Dr. Greene’s Answer:
When most people hear the term “tongue-tied”, they picture someone nervous, stammering, and at a loss for words. Tongue-tie isn’t just a cartoon caricature or picturesque description of an embarrassing moment; it is a relatively common physical condition.
During fetal development, cords of tissue called frenula form in the front-center of the mouth, beginning as early as 4 weeks of gestation. The word “frenulum” comes from the Latin word for bridle. A bridle can be used to guide a horse. In roughly the same way, the frenula guide the development of the structures of the mouth. Early in development, the frenula are important, strong cords, which then recede over time. After birth, they are still useful in guiding the positions of the baby teeth as they come in.
The tiny cord between the center of the upper lip and the center of the upper gum is called the labial frenulum (or lip frenulum). If you slip your tongue up where your upper lip meets your upper gum, you can probably still feel a remnant of your labial frenulum.
Another cord between the base of the tongue and the floor of the mouth or the lower gum is called the lingual frenulum. If you lift your tongue up and look in a mirror, you probably can see the strand of tissue connecting the bottom of your tongue to the floor of your mouth — what is left of your lingual frenulum.
In some kids, the lingual frenulum is short and taut after birth, partially restricting movement of the tongue. This condition is called ankyloglossitis (don’t doctors have great names for things?) — more commonly known as tongue-tie.
In most of these children, the frenulum continues to recede during the entire first year. Their parents get to watch a part of development that usually happens in the hidden inner sanctum of the uterus.
Although tongue-tie is common, only in rare children is medical treatment necessary. If a tight frenulum is interfering with a baby’s feeding, then early treatment is indicated. To accomplish this, the tongue is “loosened” by means of very simple and effective surgery. If a baby is feeding well, however, it is usually better to wait at least a year before revisiting the question of surgery, since tongue-tie so often resolves on its own.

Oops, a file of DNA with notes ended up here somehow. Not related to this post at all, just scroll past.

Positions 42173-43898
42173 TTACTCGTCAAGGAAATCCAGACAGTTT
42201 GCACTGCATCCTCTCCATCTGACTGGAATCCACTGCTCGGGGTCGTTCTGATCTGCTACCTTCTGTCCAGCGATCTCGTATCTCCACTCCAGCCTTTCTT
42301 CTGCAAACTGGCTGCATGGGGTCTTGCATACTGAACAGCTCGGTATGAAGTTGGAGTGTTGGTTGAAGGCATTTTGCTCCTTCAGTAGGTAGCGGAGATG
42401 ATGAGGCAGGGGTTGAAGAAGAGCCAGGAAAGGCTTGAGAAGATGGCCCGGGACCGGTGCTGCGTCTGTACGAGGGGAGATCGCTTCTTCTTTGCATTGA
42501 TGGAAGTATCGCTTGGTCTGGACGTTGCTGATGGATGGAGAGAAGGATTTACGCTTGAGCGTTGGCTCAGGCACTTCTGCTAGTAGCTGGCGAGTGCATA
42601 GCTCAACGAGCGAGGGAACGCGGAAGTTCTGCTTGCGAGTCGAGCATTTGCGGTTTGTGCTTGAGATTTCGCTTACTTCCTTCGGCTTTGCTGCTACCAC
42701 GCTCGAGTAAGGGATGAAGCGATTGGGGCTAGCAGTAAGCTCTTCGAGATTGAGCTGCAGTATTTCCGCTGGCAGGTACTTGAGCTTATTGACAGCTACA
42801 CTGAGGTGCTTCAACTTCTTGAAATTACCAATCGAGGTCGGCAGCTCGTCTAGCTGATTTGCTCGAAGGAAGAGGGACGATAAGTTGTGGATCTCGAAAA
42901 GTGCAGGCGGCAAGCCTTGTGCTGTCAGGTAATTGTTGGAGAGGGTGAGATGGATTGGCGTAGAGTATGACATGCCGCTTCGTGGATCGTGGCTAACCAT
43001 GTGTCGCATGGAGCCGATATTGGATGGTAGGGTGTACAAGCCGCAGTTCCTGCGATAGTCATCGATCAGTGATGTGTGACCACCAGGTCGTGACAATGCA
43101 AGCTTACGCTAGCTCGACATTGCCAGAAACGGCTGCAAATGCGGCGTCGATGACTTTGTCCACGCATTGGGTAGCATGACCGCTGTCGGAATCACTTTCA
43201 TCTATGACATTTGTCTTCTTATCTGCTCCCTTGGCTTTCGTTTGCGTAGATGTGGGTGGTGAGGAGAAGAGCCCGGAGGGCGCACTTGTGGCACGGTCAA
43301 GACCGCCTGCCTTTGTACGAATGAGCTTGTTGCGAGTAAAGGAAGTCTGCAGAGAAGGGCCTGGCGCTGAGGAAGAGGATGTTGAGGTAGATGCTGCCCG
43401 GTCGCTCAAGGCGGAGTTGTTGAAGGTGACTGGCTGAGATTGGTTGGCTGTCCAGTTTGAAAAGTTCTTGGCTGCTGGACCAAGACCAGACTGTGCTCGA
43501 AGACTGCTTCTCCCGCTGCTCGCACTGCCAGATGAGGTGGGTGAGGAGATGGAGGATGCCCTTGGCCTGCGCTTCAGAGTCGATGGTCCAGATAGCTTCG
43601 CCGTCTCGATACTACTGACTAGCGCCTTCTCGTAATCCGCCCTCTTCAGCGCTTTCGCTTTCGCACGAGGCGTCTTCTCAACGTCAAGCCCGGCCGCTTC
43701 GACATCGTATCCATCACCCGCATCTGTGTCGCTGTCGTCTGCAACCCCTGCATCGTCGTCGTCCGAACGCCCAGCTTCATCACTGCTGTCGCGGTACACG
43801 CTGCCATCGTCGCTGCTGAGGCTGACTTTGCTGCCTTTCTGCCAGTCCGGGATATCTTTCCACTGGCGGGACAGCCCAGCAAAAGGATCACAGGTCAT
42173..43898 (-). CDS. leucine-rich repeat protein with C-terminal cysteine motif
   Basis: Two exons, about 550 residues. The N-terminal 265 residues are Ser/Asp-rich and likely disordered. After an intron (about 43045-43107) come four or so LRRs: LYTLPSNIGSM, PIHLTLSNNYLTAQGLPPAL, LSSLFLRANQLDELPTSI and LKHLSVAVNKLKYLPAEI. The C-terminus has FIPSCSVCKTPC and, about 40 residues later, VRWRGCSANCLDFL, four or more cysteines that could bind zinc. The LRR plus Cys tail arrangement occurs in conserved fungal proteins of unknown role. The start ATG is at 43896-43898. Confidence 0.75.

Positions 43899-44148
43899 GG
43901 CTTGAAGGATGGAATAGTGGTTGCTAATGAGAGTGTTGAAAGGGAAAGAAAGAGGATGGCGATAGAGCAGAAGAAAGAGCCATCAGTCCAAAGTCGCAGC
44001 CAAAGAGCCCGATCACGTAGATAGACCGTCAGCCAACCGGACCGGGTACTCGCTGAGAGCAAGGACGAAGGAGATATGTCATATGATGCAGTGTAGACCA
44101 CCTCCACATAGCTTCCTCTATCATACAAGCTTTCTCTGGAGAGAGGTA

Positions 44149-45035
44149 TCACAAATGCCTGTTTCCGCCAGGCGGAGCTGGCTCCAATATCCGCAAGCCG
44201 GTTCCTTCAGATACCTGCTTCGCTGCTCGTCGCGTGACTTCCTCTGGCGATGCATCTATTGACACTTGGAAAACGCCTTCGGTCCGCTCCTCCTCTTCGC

Treatment is again considered if the tongue-tie is affecting speech — especially making it more difficult to pronounce the “th” sound. Tongue-tie is most likely to persist and pose a problem if the insertion points of the frenulum are on the very tip of the tongue and also on the top ridge of the bottom gum. A strong family history is also suggestive of a need for surgery at some point.
It is normal for toddlers to speak in a charming, partially understandable way. We expect kids to have mostly intelligible speech by age three (i.e. others besides their parents understand more than half of their words easily). Your 2 1/2-year-old’s speech may be normal for his age, or may be hindered by his tongue-tie. I would recommend an evaluation by an experienced speech pathologist. This will give you useful information and may help force the hands of doctors and insurance companies. If the speech therapist feels that the tongue-tie is indeed hindering his language development, then I would certainly ask a pediatric otolaryngologist (ear, nose, and throat surgeon) to consider a simple surgical release for an otherwise healthy child.
If the therapist is unconcerned about his speech development, the simple release surgery could still be performed for cosmetic reasons. Often, Christine, “cosmetic” reasons are not superficial reasons. They can affect such core issues as self-esteem, physical comfort, and development of social interactions. Rarely will you encounter an easier way to free your son from bonds that are holding him back!